Dr. Salisbury has served as consultant to many commercial organizations including General Motors, Ford Motor Company, Westinghouse, Lockheed, Raytheon, Arthur D. Little plus non-profit organizations such as M.I.T., University of California Radiation Laboratory, Carnegie Institution and the Rand Corp. "think-tank".

A few of Dr. Salisbury's contributions to basic science are early design and construction and development of cyclotrons; research and working designs for high power vacuum tubes, including those vacuum tubes developed between 1941 and 1945 to jam enemy (German) radar; development of the still in operation Naval Research Laboratory fifty-foot radar telescope; thermal observation of the Moon surface using microwaves which led to the first significant theory, by Dr. Salisbury, of dust on the lunar surface, as later verified by the Apollo Project; contributor to the construction and operation of the M.T.A. accelerator at the Livermore Branch of Lawrence Radiation Laboratory where he worked with Dr. Lawrence from 1952- 1955; and the basic new design concept of the high power vacuum tubes for the linear accelerator at the University of Minnesota.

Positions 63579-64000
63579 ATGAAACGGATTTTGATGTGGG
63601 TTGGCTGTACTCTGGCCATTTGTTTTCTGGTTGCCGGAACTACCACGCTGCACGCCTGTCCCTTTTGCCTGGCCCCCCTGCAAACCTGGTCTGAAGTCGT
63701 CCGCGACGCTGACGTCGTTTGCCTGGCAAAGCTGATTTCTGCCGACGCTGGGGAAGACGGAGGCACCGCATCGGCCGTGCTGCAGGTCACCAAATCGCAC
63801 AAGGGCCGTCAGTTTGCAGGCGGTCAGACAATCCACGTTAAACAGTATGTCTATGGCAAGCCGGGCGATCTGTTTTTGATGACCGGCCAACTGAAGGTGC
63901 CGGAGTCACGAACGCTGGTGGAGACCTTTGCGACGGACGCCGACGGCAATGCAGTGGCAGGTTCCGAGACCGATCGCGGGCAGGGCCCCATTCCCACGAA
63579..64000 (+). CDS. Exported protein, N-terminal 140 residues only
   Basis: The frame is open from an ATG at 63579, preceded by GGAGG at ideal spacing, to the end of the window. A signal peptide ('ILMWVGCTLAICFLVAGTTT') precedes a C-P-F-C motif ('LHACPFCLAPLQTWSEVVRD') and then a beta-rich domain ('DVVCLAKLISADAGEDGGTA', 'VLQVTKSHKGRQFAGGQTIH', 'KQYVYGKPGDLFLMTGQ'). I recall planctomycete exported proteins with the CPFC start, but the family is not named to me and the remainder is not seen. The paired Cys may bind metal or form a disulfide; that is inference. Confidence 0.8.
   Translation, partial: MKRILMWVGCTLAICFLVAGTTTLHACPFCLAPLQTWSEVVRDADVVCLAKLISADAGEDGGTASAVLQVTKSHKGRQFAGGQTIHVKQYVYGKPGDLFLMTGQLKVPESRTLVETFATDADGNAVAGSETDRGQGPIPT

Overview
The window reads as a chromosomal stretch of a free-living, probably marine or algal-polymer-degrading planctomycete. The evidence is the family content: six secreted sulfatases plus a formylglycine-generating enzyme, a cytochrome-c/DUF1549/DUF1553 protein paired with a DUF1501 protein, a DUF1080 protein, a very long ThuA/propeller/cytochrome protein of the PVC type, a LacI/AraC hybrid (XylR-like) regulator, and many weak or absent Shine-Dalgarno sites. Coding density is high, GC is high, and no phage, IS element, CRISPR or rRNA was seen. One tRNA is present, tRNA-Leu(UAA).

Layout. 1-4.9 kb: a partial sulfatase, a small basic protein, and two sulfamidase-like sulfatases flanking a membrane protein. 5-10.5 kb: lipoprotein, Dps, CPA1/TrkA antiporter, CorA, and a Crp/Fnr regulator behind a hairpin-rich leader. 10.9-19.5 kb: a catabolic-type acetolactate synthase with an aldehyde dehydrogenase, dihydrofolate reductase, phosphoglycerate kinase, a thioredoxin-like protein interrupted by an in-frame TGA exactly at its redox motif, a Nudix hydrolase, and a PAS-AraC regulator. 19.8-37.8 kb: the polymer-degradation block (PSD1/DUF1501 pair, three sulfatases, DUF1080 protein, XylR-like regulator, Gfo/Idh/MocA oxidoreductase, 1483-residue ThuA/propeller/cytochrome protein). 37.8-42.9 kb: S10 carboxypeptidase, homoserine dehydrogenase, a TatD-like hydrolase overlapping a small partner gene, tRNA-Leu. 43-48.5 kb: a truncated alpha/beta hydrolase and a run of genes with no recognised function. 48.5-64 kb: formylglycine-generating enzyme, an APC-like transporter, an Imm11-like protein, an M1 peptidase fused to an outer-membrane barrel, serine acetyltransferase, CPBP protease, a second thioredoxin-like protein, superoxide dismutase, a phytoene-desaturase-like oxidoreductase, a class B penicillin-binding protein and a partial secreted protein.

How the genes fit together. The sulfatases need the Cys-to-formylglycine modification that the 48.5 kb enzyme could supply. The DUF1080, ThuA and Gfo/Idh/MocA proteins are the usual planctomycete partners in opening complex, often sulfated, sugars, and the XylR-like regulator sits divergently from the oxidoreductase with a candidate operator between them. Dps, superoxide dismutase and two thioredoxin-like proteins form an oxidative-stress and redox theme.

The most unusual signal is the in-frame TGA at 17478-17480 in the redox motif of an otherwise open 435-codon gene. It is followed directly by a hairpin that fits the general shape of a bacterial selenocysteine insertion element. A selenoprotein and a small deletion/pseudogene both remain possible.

Other contributions included his membership in, and contributions to Project Troy and Project Lamp Light at M.l.T. and Project East River for Associated Universities.

Dr. Salisbury has recently completed a series of research projects on the generation of visual light from the oscillation of free electrons and the effect of simulated lightning on meteoric dust.

He is currently involved in basic research in methods of nuclear fusion, the transmission and reception of communication gravity waves, advance general relativity theory, advanced and new commercial applications of extremely high powered Laser particularly relating to the fields of drilling and perforating deep wells and in the permanent safe disposal of nuclear waste.

Dr. Salisbury is listed in numerous "Who's Who" publications such as "Who's Who in the World", "Who's Who in America", "American. Men of Science" and "Who's Who in Space".

He has authored many technical papers and is the holder of numerous United States and foreign patents.